Panic Attacks


The Real Nature of Panic Attacks and Panic Disorder

Panic attacks involve the experience of sudden, frightening, unpredictable, inexplicable and uncontrollable physical changes within your body. They are almost always accompanied by upsurges in anxiety. Attacks normally come on without warning and involve one or more of the following physical changes:

  • racing or pounding heart (palpitations)
  • irregular heartbeats (arrthymia)
  • dizziness and light-headedness
  • disorientation and difficulty thinking clearly
  • feelings of unreality
  • tightness or pressure in the chest
  • difficulty breathing
  • numbness or tingling sensations (particularly in face, hands & feet)
  • shortness of breath
  • sweating and shaking
  • hot or cold flushes
  • rising agitation
  • inability to concentrate or think clearly
  • weakness (jelly like) in the legs
  • butterflies in the stomach
  • nausea
  • apprehension and fear

These feelings can be so frightening they may have caused you to think that you may:

  • faint
  • collapse or make a fool of yourself
  • lose control or go crazy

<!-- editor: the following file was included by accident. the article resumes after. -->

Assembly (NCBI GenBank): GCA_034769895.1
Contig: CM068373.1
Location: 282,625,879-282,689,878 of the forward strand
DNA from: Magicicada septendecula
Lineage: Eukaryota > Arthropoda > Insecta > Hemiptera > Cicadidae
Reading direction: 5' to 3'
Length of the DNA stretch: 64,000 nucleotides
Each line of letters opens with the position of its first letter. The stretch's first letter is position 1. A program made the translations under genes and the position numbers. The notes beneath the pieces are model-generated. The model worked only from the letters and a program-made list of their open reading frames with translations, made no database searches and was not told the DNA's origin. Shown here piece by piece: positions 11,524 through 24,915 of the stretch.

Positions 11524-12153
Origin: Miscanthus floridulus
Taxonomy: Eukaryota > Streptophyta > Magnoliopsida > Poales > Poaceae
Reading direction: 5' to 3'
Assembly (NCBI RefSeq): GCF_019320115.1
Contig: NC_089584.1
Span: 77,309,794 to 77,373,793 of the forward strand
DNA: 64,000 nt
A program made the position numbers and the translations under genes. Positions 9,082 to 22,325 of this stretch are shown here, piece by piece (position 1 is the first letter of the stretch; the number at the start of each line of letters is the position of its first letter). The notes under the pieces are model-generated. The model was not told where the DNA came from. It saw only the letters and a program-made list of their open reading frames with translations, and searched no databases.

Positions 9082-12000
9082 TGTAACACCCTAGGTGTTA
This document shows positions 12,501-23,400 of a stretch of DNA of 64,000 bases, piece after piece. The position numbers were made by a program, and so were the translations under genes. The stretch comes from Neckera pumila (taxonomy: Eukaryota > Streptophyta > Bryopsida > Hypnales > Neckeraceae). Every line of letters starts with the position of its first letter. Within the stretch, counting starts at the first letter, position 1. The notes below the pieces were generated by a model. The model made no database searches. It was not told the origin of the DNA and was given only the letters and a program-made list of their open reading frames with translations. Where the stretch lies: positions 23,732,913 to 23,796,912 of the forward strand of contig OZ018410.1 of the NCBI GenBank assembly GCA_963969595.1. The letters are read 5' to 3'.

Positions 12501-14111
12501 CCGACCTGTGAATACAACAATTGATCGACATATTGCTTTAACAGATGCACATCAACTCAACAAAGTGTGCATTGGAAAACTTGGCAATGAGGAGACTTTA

• have a heart attack
  • die
  • wet or soil yourself
  • vomit or be sick
  • have a stroke
  • harm yourself or others
  • or that something awful was going to happen to you.

Panic disorder is the name given to the feelings and sensations that were experienced during the attacks.

As with most sufferers, you probably fear that the next attack will not only be as bad as your worst attack, but may even be worse, and lead to the very things you fear, such as having a heart attack and dying.

You should be reassured that:

  1. Later attacks are almost never as severe as the first attacks.
  2. The catastrophes that you fear will almost certainly never happen:
    • Angina-like feelings in the chest do not mean that you are having a heart attack
    • No one has ever died from a panic attack
    • Fainting or collapsing is extremely rare even in first attacks, and if it has not happened to you, it almost certainly never will
    • Even though you may feel embarrassed and think you are drawing attention to yourself, those around you are extremely unlikely to notice how you feel
    • It may feel that you are going to lose control but this does not happen.
    • You are not going crazy if you have these feelings. No one can lock you away for panic disorder as it is not a form of madness.

If you wish to recover from panic attacks, Lorraine can help.